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Mangrove forests hold a powerful climate mitigation potential. These coastal trees remove three to five times more CO2 per hectare than upland tropical forests. This is just one reason why the project developer, Indus Delta Capital, and the Government of Sindh are committed to restoring and conserving Pakistan’s mangroves.

Since 2015, Delta Blue Carbon has been protecting and restoring tidal river channels and mangrove forests on the southeast coast of Sindh, near Karachi. With a project area spanning 350,000 hectares, Delta Blue Carbon is the world’s largest blue carbon project.

The deforestation problem

This richly diverse landscape provides critical ecosystem services. It sustains productive fisheries, serves as an important feeding ground for migratory shorebirds and supports local people, many of whom make a living from collecting shellfish and crabs. More than 42,000 live within the project zone and 60 coastal villages directly depend on the mangrove forests. 

But despite the clear long-term value of the delta’s mangroves, the area has seen deforestation on a massive scale. Before the project activities started, the region was in a vicious cycle – many people lived in poverty and lacked access to education, clean energy and clean water. Faced with such deprivation, many had little choice but to cut mangroves for fuelwood or to clear coastal forests to make way for grazing. 

To counter the region’s deforestation, Delta Blue Carbon is growing mangrove saplings throughout the delta. All species used in the restoration work under the project are native to the coastal areas of Sindh.

To date, more than 90,000 hectares (of a planned 220,000) have already been planted. The project expects to remove 142 million tonnes CO2 from the atmosphere. From these efforts, it will generate more than 128.5 million high-quality, nature-based removal credits over its 60-year lifespan.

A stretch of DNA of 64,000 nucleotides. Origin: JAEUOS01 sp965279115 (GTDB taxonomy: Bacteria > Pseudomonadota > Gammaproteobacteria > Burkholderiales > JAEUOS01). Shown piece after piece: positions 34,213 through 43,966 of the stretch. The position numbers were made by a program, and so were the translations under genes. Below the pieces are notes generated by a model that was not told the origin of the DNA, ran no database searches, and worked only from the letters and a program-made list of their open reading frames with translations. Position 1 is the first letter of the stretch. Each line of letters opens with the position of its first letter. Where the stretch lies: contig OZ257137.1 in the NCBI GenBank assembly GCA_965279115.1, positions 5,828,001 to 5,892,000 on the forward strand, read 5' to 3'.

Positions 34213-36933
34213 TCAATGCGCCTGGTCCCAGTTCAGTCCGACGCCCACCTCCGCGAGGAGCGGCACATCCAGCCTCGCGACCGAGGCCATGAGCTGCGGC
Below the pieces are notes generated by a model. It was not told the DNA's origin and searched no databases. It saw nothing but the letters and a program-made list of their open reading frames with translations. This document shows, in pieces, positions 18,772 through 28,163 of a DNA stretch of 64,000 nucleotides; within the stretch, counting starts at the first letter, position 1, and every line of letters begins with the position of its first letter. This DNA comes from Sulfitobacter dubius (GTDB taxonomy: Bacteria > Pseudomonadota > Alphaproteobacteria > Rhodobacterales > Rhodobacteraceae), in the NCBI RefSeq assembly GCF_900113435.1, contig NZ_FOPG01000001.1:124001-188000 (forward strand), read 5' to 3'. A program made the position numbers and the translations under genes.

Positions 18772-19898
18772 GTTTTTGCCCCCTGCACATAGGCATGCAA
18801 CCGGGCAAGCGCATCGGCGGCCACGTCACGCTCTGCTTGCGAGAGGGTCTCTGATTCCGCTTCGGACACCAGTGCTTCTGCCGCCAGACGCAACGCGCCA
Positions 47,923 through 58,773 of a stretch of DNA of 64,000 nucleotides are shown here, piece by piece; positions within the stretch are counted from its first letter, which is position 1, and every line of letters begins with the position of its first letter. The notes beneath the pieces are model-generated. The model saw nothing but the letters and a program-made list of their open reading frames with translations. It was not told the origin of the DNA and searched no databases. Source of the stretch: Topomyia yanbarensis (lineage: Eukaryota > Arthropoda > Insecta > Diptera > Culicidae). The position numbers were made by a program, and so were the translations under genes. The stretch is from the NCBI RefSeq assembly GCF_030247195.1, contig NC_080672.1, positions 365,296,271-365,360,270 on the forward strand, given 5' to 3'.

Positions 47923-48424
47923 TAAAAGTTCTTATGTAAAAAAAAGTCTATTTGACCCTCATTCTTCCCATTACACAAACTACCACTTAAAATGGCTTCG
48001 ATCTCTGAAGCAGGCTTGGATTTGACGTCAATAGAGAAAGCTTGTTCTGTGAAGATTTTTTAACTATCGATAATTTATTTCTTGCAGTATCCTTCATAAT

The market-based solution

The income from carbon credit sales will be spent on addressing the underlying drivers of degradation by providing jobs, education, clean water and clean energy facilities to people in need in Karachi. Delta Blue Carbon is determined to help the area transition from a vicious, to a virtuous cycle – one in which restoring the landscape brings greater economic certainty. 

The project will create 21,000 full-time jobs. Employees will receive specialist training and capacity building for project staff, communities and local NGOs. The non-carbon benefits to local people have been valued at $134, for every tonne of carbon removed from the atmosphere.

Adaptation and mitigation

Mangroves are amongst the most productive marine ecosystems on Earth. Collectively, the wood and soil of mangrove forests along the world’s coastlines hold three billion tonnes of carbon.

Yet, mangroves provide more than pure carbon sequestration. Dense networks of mangrove roots help limit the damage caused by tsunamis and floods by reducing wave energy and shielding coastal communities from the full destructive forces of storms. Long-term, mangrove forests are also a natural barrier against coastal erosion. 

On a busy coastline like Karachi’s, mangroves’ ability to clean pollutants from the water is particularly useful. These forests are essential for maintaining water quality as they filter and trap sediments, heavy metals and other pollutants in their roots. By revitalising the delta’s coastal habitat, the project generates substantial climate change adaptation and mitigation benefits for the region.

Without Delta Blue Carbon, this restoration and conservation work would not have been possible. A lack of governmental capacity was preventing the kind of ground-up change required to transform Sindh’s mangroves. Today, we see the regeneration of Karachi’s mangrove success story as a true testament to local efforts and the power of private capital to drive environmental action.